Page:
Trans Day of Visibility 2020



'Gender is the poetry each of us makes out of the language we are taught' - Leslie Feinberg

It's International Transgender Day of Visibility today, and to celebrate we've put together this list of interesting and important trans women and non-binary poets from the last century.


We're also delighted to be able to share this specially commissioned essay by poet Rachel Mann, on the surprising gender transgressions of the Victorian poets.


To all of our trans and non-binary followers, guest poets, wandering spirits... we're wishing you the happiest and most hopeful of spring days.


Love from,

The D[W]PS Team


1. Kari Edwards (1954-2006)





'the day shifts, we talk to each other the way we talk to each other, the luster fades, our bodies fill with sap, there is a shift, joy reappears ...'


[extract from 'the day shifts', read the full poem here]





Born in Illinois, Edwards was a poet and sculptor with an MA in Psychology. Publishing six books of poetry during her lifetime with various presses, she also received the New Langton Arts Bay Area Award in literature in 2002, and Small Press Traffic’s Book of the Year Award in 2004. During the last six years of her life, in San Francisco, she became active in the local trans and queer activist communities, and launched the blog Transdada. Her last book of poems, Bharat jiva (Belladonna Books), was published posthumously in 2009. A selection of her poems can be read here on the website of the Academy of American Poets.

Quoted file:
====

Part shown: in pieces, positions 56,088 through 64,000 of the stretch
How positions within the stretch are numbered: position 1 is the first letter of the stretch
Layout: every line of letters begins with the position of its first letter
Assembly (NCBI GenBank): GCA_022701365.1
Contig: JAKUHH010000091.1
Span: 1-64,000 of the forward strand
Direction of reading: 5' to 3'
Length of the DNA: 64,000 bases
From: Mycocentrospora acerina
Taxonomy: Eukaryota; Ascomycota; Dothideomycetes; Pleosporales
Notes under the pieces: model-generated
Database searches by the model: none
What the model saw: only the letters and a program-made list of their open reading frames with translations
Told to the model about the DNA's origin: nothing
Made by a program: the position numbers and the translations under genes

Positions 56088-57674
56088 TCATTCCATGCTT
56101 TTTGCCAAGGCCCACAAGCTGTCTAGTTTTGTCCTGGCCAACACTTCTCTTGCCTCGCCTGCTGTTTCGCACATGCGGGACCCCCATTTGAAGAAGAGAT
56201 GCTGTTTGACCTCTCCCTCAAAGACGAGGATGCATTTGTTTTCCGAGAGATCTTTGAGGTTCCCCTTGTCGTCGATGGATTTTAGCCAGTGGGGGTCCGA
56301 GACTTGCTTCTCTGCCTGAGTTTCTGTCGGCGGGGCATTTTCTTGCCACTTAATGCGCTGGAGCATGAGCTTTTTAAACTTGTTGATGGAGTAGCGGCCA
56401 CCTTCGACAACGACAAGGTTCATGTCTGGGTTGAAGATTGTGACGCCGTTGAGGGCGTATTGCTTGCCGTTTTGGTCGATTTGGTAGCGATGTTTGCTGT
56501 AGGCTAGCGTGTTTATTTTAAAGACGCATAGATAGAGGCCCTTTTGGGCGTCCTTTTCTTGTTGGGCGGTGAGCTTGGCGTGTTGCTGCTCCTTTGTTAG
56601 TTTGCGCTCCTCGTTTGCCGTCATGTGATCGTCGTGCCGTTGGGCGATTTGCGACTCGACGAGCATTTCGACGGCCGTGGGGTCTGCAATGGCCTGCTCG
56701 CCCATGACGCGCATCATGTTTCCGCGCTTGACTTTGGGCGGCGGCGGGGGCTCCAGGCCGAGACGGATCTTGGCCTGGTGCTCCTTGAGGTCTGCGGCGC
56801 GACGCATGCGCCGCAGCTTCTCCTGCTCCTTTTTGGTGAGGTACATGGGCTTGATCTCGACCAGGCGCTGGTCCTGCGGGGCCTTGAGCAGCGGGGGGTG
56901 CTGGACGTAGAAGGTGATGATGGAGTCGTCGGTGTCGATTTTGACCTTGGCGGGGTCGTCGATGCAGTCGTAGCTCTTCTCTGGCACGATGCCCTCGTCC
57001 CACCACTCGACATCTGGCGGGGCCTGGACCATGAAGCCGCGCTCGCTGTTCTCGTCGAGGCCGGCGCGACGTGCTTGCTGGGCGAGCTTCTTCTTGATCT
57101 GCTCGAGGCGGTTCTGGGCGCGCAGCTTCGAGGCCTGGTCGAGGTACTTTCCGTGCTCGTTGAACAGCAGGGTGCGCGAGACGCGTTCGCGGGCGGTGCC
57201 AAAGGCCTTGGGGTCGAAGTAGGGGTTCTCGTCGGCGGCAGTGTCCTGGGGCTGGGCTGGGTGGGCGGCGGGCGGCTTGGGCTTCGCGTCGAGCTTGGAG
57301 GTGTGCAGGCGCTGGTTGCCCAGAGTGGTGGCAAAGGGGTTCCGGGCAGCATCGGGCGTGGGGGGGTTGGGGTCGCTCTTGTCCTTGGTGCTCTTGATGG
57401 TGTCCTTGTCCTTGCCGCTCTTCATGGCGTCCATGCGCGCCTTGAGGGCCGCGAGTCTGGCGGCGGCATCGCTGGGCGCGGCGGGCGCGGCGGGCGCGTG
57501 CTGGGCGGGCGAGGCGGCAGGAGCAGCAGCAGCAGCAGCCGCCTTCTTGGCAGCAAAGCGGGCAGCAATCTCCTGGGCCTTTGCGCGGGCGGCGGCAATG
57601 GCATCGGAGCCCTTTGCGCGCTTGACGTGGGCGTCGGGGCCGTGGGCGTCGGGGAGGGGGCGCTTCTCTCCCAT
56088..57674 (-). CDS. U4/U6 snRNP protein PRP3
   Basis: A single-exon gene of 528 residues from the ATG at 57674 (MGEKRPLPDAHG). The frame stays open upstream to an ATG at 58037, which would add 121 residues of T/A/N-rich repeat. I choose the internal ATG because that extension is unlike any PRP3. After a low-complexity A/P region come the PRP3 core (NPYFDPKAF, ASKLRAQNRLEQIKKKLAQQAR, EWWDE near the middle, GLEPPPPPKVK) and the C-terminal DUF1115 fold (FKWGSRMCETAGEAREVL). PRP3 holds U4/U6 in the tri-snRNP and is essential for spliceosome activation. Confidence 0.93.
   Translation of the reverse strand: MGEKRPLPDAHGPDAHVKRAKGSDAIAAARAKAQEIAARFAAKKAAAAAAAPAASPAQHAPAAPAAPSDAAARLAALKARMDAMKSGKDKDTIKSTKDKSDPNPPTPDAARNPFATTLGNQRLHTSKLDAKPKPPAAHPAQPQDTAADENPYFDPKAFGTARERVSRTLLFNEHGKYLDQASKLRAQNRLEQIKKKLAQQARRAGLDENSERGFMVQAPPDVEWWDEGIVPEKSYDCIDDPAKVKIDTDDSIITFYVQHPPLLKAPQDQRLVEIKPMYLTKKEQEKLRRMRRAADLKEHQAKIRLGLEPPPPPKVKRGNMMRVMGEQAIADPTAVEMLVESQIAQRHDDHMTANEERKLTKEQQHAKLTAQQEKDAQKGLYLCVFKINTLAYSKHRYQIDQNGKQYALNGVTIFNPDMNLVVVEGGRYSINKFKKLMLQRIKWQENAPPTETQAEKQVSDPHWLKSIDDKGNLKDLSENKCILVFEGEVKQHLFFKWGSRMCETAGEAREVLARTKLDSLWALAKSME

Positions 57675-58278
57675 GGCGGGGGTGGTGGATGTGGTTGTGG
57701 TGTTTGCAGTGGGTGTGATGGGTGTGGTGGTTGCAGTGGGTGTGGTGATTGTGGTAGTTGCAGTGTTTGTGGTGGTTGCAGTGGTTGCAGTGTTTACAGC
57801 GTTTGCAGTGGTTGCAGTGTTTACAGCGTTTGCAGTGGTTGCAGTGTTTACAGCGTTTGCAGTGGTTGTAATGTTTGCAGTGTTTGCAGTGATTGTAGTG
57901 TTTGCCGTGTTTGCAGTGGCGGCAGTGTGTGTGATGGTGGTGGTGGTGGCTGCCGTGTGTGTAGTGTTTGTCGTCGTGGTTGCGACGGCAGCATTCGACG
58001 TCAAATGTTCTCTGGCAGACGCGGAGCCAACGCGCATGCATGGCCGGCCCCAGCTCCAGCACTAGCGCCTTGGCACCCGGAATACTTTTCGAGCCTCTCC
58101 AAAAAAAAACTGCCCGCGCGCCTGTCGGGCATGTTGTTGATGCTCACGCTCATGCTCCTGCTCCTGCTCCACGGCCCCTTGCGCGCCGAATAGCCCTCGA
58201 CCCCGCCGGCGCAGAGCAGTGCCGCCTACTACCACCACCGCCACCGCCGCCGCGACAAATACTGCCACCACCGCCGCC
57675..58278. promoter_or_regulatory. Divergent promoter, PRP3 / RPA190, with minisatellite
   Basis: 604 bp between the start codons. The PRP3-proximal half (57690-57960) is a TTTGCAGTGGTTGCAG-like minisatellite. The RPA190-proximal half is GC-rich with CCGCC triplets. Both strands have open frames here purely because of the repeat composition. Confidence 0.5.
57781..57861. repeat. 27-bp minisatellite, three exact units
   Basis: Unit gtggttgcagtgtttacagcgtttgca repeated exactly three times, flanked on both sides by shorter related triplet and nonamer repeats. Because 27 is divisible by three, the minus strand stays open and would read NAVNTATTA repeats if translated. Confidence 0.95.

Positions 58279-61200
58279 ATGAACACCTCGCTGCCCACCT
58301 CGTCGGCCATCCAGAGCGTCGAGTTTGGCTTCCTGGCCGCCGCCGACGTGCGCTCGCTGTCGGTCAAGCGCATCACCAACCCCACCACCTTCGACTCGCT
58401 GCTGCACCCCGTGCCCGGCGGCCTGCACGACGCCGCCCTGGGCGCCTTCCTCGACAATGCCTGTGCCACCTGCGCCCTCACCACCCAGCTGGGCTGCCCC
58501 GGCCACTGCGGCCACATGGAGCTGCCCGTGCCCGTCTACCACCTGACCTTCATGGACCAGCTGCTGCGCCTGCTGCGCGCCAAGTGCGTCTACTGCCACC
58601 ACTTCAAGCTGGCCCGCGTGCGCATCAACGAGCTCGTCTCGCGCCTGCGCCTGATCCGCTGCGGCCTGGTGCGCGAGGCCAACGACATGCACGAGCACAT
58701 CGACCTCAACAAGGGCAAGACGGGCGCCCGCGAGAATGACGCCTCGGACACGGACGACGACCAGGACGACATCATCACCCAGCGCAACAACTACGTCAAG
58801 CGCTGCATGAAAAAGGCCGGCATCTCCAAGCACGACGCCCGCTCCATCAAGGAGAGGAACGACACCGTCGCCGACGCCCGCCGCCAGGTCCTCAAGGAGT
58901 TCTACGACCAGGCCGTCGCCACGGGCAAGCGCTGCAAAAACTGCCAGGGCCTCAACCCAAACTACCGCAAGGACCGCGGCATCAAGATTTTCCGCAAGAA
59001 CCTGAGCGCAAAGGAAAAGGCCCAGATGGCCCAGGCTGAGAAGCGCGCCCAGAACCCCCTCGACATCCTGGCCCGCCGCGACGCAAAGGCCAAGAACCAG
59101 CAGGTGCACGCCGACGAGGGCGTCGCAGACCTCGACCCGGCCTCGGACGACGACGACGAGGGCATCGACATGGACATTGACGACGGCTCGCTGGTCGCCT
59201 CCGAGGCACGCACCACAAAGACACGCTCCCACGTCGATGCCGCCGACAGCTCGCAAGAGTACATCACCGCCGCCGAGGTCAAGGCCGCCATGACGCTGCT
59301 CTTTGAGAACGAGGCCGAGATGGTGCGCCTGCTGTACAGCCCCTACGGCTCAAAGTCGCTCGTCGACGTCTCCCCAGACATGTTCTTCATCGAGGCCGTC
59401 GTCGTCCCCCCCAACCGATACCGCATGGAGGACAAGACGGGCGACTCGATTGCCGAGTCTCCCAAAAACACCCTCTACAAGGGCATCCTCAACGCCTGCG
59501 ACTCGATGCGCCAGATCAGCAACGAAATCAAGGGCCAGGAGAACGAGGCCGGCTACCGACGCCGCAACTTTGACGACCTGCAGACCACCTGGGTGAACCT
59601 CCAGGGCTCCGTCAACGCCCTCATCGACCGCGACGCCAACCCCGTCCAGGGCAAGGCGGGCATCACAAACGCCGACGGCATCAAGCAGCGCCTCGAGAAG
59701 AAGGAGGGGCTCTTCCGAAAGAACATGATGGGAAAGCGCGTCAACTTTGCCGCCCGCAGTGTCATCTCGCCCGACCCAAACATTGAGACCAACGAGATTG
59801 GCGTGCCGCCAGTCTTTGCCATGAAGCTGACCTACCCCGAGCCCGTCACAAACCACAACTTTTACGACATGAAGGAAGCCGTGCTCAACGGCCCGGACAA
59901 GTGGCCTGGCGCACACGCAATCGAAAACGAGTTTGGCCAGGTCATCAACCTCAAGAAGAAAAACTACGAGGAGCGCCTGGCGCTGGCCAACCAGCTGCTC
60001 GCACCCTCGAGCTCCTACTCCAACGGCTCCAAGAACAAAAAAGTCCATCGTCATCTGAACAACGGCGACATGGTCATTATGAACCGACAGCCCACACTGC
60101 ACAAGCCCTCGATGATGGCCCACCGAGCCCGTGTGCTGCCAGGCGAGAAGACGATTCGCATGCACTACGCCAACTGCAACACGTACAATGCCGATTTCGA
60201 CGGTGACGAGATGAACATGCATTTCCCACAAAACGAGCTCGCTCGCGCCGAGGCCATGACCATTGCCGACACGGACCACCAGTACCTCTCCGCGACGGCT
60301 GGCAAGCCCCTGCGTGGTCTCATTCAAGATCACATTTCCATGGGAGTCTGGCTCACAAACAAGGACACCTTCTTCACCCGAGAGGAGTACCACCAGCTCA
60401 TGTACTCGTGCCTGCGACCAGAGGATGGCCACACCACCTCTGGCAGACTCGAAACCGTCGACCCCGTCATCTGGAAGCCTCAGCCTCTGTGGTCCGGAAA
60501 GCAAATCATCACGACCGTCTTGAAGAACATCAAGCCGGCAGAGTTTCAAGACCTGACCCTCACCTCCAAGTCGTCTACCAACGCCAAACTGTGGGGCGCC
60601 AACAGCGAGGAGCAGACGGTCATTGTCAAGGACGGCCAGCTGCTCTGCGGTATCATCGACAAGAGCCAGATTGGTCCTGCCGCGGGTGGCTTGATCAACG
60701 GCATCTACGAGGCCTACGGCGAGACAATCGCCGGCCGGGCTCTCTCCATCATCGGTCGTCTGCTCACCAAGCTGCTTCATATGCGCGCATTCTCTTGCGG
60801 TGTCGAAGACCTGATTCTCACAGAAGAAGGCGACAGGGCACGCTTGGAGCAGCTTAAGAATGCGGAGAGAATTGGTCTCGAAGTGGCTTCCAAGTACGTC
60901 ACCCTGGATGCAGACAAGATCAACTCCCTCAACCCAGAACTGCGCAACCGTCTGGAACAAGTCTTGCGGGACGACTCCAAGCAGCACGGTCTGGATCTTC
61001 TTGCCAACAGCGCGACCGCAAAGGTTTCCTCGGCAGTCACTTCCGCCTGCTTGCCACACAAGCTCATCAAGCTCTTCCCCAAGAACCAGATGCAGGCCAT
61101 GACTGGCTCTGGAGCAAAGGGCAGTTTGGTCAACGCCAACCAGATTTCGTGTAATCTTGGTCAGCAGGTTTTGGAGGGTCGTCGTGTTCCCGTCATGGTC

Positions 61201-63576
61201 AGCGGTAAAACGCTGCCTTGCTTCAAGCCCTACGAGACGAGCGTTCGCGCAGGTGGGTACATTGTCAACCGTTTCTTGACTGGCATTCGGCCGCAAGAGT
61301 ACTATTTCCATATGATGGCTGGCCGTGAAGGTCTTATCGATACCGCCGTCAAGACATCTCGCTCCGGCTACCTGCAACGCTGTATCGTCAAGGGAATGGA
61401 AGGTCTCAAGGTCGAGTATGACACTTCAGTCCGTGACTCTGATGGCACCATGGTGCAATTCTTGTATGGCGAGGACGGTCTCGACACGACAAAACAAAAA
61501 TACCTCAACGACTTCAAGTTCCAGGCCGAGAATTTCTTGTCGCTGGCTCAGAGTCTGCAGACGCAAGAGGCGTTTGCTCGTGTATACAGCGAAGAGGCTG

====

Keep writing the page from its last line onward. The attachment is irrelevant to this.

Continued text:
2. Edras Parra (1937-2004)





'And when you step forward through the chasms you don’t turn your head you adhere to the vision of the trench and the void you extend your hands to touch the shadows and you smile though there is a long way still and you do not slow.'

[From True Midday, translation by Jamie Berrout, quoted here in a review by Nora Collen Fulton]






Parra was a Venezuelen poet, born in Santa Cruz de Mora. She lived briefly in London during the 1970's. Her first collection of poems Este suelo secreto (How to survive hope) was published in Spanish 1995, and published in English translation by Jamie Berrout in 2004. Parra published three collections of poetry in her lifetime, and a book of her collected poems was also published in translation by Jamie Berrout more recently in 2018. She was a founding editor of the literary magezine Imagen.



I am, I continue to be, a project in the course of being realised. […] Existence in itself, alone, explains its own self and is sufficient' - Edras Parra

3. Marsha P Johnson (1945-1992)




African American drag queen, activist, sex worker and model Marsha P Johnson, is best known for being one of the instigators of the Stonewall riots in 1969. Yet she was also a poet, who sometimes performed poetry as part of her performance acts for predominantly gay audiences. The 'p' in her name is said to stand for 'pay it no mind, her catchphrase. Johnson was known for wearing a crown of flowers in her hair, as she often slept rough in the flower district of Manhattan.


Here is a rare video of Johnson performing her poem, 'You Gotta Have Soul'!.




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